• by vinux

Throughout the ages, ceramic tea utensils have evolved in their design and use. Originally, during the Yuan Dynasty (1271-1368), teapots were used to brew green tea. In the Ming Dynasty (1368-1644), porcelain teapots began to appear. During the Qing Dynasty (1644–1911), blue and white porcelain became popular, with various shapes and designs appearing. In modern times, ceramic tea utensils are not only used for brewing tea but also for decorative purposes.

The wide variety of ceramic tea utensils now available reflects how they have developed over time.
China is the main production area of world tea and the hometown of tea. Drinking tea has a long history. It is said that more than 4,000 years ago, “Shennong tasted hundreds of herbs and encountered 72 poisons every day, and got tea to solve them”. Tea was called “tea” in ancient times, which shows that tea was used for medicine in ancient China. Tea not only has a delicate aroma, but also can clear away heat and detoxify, regulate qi and smooth the diet, improve intelligence and help thinking. Tea as a daily drink has become a fashion and has its evolution and development process. In this process, a unique and special utensil – teaware – was naturally formed. With the change of different eras, drinking customs and methods, the shape of teaware is constantly changing. Literature records, paintings and cultural relics of all generations provide us with reliable bases for distinguishing teaware from different periods today, which can be mutually verified for research. There are many documents about teaware, among which pottery artifacts are mostly. The Chinese teawares collected in this book can basically run through the long history of Chinese teaware development.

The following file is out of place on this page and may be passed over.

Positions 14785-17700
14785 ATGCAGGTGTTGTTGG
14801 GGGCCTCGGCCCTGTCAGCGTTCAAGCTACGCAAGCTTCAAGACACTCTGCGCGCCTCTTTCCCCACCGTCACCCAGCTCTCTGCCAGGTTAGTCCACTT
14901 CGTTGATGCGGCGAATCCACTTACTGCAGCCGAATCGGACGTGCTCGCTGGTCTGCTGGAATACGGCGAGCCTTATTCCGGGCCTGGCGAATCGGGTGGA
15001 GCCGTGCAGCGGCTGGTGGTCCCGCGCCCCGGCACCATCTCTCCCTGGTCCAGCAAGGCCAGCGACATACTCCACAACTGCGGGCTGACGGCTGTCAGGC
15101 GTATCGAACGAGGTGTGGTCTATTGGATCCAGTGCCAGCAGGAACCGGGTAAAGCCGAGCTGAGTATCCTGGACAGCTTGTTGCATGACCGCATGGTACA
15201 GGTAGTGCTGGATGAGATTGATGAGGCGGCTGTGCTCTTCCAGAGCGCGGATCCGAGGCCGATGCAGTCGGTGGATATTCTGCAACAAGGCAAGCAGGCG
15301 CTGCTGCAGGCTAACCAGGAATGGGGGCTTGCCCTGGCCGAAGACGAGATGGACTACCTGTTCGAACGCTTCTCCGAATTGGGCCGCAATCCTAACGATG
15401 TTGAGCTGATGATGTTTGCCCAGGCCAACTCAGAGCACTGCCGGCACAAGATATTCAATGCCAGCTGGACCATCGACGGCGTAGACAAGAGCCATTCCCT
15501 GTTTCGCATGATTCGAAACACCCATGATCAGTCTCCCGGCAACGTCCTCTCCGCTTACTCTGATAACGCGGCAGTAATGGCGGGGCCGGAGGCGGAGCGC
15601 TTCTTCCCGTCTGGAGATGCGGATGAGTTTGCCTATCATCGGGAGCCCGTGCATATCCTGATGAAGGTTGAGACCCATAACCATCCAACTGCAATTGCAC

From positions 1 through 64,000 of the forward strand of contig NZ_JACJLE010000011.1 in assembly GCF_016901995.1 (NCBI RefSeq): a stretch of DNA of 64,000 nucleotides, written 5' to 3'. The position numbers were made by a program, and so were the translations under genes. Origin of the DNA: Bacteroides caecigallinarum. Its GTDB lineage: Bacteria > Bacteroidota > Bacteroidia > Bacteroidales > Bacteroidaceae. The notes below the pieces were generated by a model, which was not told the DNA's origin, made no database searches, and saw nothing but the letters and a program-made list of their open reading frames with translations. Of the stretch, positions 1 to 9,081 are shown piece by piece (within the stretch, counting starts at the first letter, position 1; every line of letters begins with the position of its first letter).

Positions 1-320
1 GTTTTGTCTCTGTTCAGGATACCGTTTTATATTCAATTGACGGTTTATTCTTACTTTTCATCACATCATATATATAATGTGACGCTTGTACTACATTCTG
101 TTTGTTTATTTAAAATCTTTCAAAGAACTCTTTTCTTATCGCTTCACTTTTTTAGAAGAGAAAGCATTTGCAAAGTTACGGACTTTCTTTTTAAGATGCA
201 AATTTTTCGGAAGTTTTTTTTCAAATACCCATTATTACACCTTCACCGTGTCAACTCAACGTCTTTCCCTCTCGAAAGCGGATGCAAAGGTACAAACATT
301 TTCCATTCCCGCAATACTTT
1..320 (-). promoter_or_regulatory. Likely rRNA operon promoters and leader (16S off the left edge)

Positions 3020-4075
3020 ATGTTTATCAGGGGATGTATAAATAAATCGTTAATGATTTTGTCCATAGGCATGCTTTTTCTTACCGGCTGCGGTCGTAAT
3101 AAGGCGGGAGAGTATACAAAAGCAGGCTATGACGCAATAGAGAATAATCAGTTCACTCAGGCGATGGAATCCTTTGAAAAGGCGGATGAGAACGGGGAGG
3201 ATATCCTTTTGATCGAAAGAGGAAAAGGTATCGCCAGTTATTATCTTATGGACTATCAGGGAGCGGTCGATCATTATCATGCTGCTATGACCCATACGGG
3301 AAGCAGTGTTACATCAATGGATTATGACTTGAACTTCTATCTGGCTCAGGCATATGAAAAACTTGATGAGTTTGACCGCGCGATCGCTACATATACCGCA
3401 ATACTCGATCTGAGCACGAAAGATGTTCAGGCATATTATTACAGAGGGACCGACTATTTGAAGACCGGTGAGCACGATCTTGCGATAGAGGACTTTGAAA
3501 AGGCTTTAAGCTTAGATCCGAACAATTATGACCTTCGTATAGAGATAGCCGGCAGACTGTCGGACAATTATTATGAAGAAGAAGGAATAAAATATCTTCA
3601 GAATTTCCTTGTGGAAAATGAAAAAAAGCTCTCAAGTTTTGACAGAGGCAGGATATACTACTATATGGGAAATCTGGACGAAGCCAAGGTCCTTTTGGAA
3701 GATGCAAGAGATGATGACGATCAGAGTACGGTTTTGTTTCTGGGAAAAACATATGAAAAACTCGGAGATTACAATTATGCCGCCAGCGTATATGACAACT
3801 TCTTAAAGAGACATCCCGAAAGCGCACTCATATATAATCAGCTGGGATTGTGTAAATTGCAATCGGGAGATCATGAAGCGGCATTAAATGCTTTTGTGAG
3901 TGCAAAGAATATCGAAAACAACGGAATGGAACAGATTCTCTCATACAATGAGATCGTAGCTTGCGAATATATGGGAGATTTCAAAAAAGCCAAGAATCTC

According to existing literature, the custom of drinking tea originated in Shu and Jiangnan areas during the Han Dynasty. In Wang Bao’s “Tongyue”, there are records such as “cooking tea completely, [Youfu] has already covered and stored” and “Wuyang buying tea”, which proves that as early as the Han Dynasty, tea as a beverage had become a commodity for trading. In the early days, drinking tea was not like today, and tea was often mixed with ginger, scallions and other foods to make soup or used for medicinal purposes. Therefore, there were no special utensils for boiling tea and drinking tea, and the cookers and drinkware were multi-purpose. Wine utensils and teaware were basically universal, without obvious differences. According to the record in “The Records of Three Kingdoms · Wu Book · Wei Yao Biography”: “Sun Hao secretly gave tea [Cha] instead of wine”, it shows that in the Three Kingdoms period, tea was already used to entertain guests instead of wine. The green-yellow glaze ear cup collected here is oval in shape on the plane with crescent ears on both sides, shallow abdomen, flat bottom, green-yellow glaze applied on it with simple and elegant shape. Ear cup is also called Yushan, bronze and lacquer products can also be seen. It is often used with tray. Straight mouth barrel body flat bottom blue glaze cup inside and outside applied with blue glaze is often found in Jiangnan area ceramics. The above two vessels are Han Dynasty drinkware. Before tea was differentiated from other drinks tools, they could all be used as teaware.